He’s an author, educational theorist, business guru, husband and father of two (did I mention he was a White House speechwriter for then Vice President Al Gore?). As I sat in the lobby of our conference hotel at the National Harbor near Washington, DC awaiting Dan Pink’s arrival, I confess to some apprehension mixed with a large dose of enthusiasm. Upon meeting him, I was impressed that he agreed to an impromptu video interview. Smart, energetic, confident and genuine are just several traits that he immediately conveyed. A little chit chat revealed that he had just returned from the West Coast, where he met with innovators at Google. He’s very well spoken, well traveled and well regarded by businesses big and small, as well as educational groups, leaders and so many others.
As a parent, I am very interested in his message about the importance of creativity – now more than ever. I want my daughter to be equipped for long-term success and for a life that is rich in terms of meaning and joy. He makes compelling arguments for the role of creativity in his books, which I was keen to discuss in greater detail. His books are both available in paperback and offer a wealth of wisdom: A Whole New Mind: Why Right-Brainers Will Rule the Future and DRIVE, which focuses on what really motivates us. Dan is a big believer that children need to develop right brain competencies in order to compete and thrive in the Conceptual Age, which is emerging from the social and economic forces of abundance, Asia and automation. It’s not enough for our kids to be able to use their left-brain logic and rootedness in order and hierarchy; they must also be able to pull from their intuitive right-brain the ability to find patterns, see the big picture, imagine possibilities, and draw upon feelings to express joy and meaning. Art, Dan contends, is not a “side dish; it’s a main course.” In A Whole New Mind, he writes: “Drawing is about seeing relationships – and then integrating those relationships into a whole.” We see examples all around us, such as the combination of engineering and artful design that results in a visually appealing, efficient automobile or the convergence of artistic design, story-telling and coding that produces an impressive video game.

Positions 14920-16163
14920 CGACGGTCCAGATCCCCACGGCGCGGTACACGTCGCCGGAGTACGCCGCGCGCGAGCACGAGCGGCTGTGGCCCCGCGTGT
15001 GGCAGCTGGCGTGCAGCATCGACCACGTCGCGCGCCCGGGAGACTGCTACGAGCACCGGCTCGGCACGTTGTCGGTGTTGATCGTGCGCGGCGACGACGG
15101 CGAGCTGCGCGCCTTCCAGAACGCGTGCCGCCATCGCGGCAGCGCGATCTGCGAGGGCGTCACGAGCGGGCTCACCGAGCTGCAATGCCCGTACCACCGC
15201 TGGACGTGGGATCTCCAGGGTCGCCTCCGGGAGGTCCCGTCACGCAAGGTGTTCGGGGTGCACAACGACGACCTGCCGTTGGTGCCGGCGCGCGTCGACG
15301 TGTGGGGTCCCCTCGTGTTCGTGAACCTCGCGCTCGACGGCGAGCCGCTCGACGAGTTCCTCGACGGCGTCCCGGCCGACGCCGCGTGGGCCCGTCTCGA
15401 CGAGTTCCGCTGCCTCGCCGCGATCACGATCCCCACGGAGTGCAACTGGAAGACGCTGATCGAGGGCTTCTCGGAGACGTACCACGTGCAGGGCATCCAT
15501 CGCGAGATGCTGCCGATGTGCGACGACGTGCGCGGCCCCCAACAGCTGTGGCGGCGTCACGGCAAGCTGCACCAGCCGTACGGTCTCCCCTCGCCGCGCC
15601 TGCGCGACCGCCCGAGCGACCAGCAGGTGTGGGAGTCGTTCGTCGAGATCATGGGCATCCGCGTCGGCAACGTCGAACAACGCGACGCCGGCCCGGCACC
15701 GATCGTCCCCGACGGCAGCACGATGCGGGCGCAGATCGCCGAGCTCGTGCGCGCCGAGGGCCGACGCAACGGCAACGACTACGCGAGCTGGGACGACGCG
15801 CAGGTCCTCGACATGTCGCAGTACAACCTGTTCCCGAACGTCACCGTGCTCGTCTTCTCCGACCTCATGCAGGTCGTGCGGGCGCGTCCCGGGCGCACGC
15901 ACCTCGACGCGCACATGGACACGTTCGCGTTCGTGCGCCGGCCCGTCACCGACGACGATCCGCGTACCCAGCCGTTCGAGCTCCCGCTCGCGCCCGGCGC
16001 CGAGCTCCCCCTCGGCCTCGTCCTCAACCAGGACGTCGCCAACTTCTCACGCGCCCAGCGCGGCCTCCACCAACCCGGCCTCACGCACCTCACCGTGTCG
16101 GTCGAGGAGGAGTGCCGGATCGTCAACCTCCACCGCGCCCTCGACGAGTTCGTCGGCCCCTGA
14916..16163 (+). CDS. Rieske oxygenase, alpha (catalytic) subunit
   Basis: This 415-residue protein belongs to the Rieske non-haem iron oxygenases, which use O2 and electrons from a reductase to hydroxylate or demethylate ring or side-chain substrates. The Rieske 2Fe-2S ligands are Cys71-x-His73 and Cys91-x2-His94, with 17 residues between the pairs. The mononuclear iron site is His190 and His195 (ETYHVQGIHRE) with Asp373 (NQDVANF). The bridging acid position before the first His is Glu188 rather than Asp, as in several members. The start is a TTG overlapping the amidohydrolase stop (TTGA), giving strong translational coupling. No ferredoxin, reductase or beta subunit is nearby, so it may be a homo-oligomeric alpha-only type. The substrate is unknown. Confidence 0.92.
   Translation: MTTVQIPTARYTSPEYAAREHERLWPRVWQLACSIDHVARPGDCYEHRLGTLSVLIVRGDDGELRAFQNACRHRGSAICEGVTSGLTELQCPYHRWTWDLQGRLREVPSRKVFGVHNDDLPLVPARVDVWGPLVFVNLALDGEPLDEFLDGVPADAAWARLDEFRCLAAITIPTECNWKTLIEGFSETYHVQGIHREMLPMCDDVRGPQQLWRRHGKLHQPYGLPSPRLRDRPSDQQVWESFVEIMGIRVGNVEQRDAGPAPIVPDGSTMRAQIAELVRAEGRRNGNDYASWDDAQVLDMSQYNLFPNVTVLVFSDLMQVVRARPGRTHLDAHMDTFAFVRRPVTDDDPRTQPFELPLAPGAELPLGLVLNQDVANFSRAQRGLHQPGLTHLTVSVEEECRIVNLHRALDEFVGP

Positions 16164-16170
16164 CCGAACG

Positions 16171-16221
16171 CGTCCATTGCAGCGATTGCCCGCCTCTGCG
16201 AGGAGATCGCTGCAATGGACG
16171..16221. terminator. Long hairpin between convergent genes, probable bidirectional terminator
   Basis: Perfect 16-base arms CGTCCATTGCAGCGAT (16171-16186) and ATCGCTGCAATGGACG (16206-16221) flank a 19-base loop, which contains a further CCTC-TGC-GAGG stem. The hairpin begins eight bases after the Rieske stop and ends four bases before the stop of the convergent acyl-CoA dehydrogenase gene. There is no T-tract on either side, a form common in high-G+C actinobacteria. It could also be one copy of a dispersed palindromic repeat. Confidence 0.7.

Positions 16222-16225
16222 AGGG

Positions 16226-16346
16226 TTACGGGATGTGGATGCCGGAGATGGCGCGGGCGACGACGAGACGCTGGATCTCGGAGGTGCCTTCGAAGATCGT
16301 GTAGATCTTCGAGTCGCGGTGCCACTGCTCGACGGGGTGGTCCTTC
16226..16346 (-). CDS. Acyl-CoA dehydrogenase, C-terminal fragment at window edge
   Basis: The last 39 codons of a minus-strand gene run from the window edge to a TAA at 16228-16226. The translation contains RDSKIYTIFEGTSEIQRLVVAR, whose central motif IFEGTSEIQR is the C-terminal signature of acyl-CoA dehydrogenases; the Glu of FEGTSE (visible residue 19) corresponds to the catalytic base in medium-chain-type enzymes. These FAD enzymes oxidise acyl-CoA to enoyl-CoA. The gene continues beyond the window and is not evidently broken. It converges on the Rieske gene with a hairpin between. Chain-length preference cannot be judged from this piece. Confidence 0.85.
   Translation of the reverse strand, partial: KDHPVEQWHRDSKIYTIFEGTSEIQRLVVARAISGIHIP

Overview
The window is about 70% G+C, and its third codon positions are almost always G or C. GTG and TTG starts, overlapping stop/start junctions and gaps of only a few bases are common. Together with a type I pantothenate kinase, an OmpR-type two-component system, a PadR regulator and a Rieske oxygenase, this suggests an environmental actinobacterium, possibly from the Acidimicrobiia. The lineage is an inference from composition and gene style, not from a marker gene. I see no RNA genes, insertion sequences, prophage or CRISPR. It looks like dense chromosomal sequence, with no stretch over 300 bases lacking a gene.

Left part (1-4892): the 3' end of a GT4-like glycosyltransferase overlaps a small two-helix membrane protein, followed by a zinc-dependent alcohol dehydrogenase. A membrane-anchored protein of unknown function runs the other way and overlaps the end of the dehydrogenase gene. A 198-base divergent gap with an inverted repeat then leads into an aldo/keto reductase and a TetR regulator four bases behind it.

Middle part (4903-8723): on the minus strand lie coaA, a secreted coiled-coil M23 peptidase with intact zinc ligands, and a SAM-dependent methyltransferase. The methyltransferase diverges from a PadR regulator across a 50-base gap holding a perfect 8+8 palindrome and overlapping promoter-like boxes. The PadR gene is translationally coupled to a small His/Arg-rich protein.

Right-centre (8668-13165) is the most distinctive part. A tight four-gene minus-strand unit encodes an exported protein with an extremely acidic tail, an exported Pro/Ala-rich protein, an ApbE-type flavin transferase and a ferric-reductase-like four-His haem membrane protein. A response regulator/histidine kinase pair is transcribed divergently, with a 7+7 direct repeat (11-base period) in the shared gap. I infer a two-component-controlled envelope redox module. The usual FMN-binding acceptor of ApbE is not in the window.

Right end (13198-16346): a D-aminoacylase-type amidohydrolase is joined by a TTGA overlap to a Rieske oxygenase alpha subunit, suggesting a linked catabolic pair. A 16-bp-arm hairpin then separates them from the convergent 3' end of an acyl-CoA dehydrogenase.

Pulling an acronym from DRIVE, I asked Dan if he thinks schools are generally doing a good job “amping” our kids for success. In other words, do schools provide students with opportunities for Autonomy, Mastery and Purpose? To some degree, he thinks they are making progress, but all too often, schools are teaching to tests and fall short of inspiring purposeful learning. Mastery comes from engagement, which varies in effectiveness by teacher and curricular design. Again, art comes to the rescue, as it offers intrinsic motivation. Fast-forward and this same concept of AMP play an important role in workplaces today and in the future. He cited examples of how employees given the freedom to use their time as they choose innovate at a much greater pace.
For kids who learn to use both their left and right brains and as they become increasingly self-directed in their life long learning adventure, the future can be bright and wonder-filled. Dan concluded his interview with me saying, “This (art education) is an important part in the nutrition not only of your soul but of your brain.” He says “Abrakadoodle is doing something about it in a remarkable, powerful way.” Dan Pink is certainly an American original, and he provides us with some tasty food for thought. See the brief video excerpt: http://www.youtube.com/watch?v=LQWZH9xH_5U.